Wildfires Surge Fivefold Amid El Niño Conditions in Indonesia

Photo Of Burning Forest by Deep Rajwar from Pexels
Data from Indonesia’s Ministry of Environment and Forestry reveals a staggering 994,313.18 hectares—an expanse 15 times the size of Jakarta—were consumed by fire from January to October 2023. 
In 2023, Indonesia witnessed a dramatic escalation in wildfires, with nearly 1 million hectares (approximately 2.47 million acres or fifteen times the size of Jakarta) engulfed in flames from January to October, marking a significant increase in fire incidents attributed to El Niño and land clearing for new plantations. This year’s fires not only signify the worst season since the devastating El Niño-driven blazes of 2019 but also highlight a broader environmental challenge facing the region.


Tracking  The Blaze

While the 2023 fires mark a fivefold increase from the previous year, covering 204,894 hectares (506,300 acres), they still show a 30.80% decrease from the peak of 2019 when 1.65 million hectares (4.07 million acres) were burned. Despite the lower figures compared to 2019, the Ministry of Environment and Forestry in Jakarta views this as a significant achievement, given the drier conditions experienced in 2023.
 At an event on December 27, 2023, Environment and Forestry Minister Siti Nurbaya Bakar predicts the total area affected by fires will increase by the end of 2023. The current figure of 994,313.18 hectares only accounts for fires recorded up to October 2023.

I estimated that by the end of November 2023, the size of fires would grow by more than 200,000 hectares [494,200 acres]; But the 200,000 hectares of burning were mostly on savanna.

However, the fires are not just a matter of environmental concern; they reflect deeper socio-economic issues. In regions like Central Kalimantan, the lack of formal employment drives locals to convert abandoned farmlands into new plantations through burning, a practice exacerbated by insufficient job creation and the government’s sweeping ban on agricultural fires post-2015. This scenario underscores the urgent need for sustainable job alternatives to discourage land burning for plantation expansion.

Law Enforcement 

The Indonesian government has been proactive in preparing for the fire season through measures like increased patrols and cloud seeding. Yet, despite these efforts, significant fires in provinces like South Kalimantan, Central Kalimantan, and South Sumatra indicate the persistent challenge of managing land and forest fires, which remain the largest contributors to Indonesia’s greenhouse gas emissions.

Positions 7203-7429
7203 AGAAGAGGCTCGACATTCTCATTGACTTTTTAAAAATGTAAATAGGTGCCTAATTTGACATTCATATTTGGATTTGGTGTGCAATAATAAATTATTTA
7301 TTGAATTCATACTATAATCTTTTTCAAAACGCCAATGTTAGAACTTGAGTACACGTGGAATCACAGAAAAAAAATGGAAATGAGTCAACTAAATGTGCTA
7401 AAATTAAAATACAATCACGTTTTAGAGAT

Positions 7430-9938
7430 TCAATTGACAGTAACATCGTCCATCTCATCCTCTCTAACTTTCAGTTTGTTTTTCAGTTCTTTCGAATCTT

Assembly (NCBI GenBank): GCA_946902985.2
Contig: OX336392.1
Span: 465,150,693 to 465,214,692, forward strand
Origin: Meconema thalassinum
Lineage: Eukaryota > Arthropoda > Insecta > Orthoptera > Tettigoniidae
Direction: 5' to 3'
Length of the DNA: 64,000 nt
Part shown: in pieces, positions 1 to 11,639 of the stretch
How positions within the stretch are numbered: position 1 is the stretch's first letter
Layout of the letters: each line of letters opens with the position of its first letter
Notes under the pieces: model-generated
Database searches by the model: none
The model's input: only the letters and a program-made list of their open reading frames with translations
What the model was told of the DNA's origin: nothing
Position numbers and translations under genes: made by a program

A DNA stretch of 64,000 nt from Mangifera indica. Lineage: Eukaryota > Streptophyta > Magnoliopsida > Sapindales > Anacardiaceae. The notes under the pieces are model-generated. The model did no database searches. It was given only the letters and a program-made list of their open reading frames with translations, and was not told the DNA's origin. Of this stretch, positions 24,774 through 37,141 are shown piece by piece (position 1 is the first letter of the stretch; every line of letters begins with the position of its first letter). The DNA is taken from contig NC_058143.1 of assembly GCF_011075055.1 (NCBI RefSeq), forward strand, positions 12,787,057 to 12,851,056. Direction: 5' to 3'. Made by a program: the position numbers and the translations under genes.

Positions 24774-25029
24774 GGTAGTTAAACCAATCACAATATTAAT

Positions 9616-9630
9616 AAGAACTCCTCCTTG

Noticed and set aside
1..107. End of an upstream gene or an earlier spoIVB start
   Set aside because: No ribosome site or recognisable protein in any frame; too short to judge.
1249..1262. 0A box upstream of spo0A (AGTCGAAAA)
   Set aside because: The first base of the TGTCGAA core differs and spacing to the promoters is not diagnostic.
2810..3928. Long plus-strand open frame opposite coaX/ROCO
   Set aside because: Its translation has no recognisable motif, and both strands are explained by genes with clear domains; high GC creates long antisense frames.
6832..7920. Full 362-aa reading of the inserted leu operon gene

On the legal front, the Ministry of Environment and Forestry has intensified its crackdown on companies and individuals responsible for burning, sealing off affected areas and issuing warnings. While legal actions against companies have led to substantial fines, collecting these penalties remains a challenge, highlighting the complexities of enforcing environmental regulations.

El Niño’s Rising Tide: Predictions for a Warmer 2024 

El Niño is poised to intensify in 2024, originating from the warming of sea surface temperatures in the eastern Pacific Ocean near Peru. This heat expands and spreads westward, reaching the waters south of Hawaii and onward to the western Pacific islands near Papua. As of October 29, the Australian Bureau of Meteorology recorded an average monthly warming around the El Niño monitoring point in the waters south of Hawaii (known as the Nino 3.4 area) at 1.66°C above average.
This warming trend is expected to strengthen into the next year. The severe El Niño warming of 2023, initially spotted near Peru (Nino 2 area), was measured at 2.42°C above normal. It is anticipated to take at least two months for this heat to spread to the Nino 3.4 monitoring point. Therefore, by October 21, 2023, the Australian Bureau of Meteorology estimated that the peak of El Niño would occur in January 2024, with monthly average surface temperatures potentially reaching 2.7°C above normal in the Nino 3.4 area.
Erma Yulihastin, a researcher from Indonesia’s National Research and Innovation Agency (BRIN), considers the modeling by the Australian Bureau of Meteorology to be highly reliable, based on long-term climatological data from 1960 to 2010. Despite being 13 years old, this historical data is crucial for comparing the current behavior of El Niño with past events in 1997-1998 and 2015-2016.
The Australian forecast aligns with predictions from Japan’s Agency for Marine-Earth Science and Technology (Jamstec), which also suggests that El Niño’s peak warming will exceed 2°C.
As Indonesia, and Southeast Asia at large, grapple with the dual challenges of climate change and economic development, the fires of 2023 serve as a stark reminder of the intricate balance required to protect the environment while ensuring economic viability for its people. The road ahead demands innovative solutions, stronger enforcement of environmental laws, and a collective commitment to sustainable development.

Lead image courtesy of Deep Rajwar via Pexels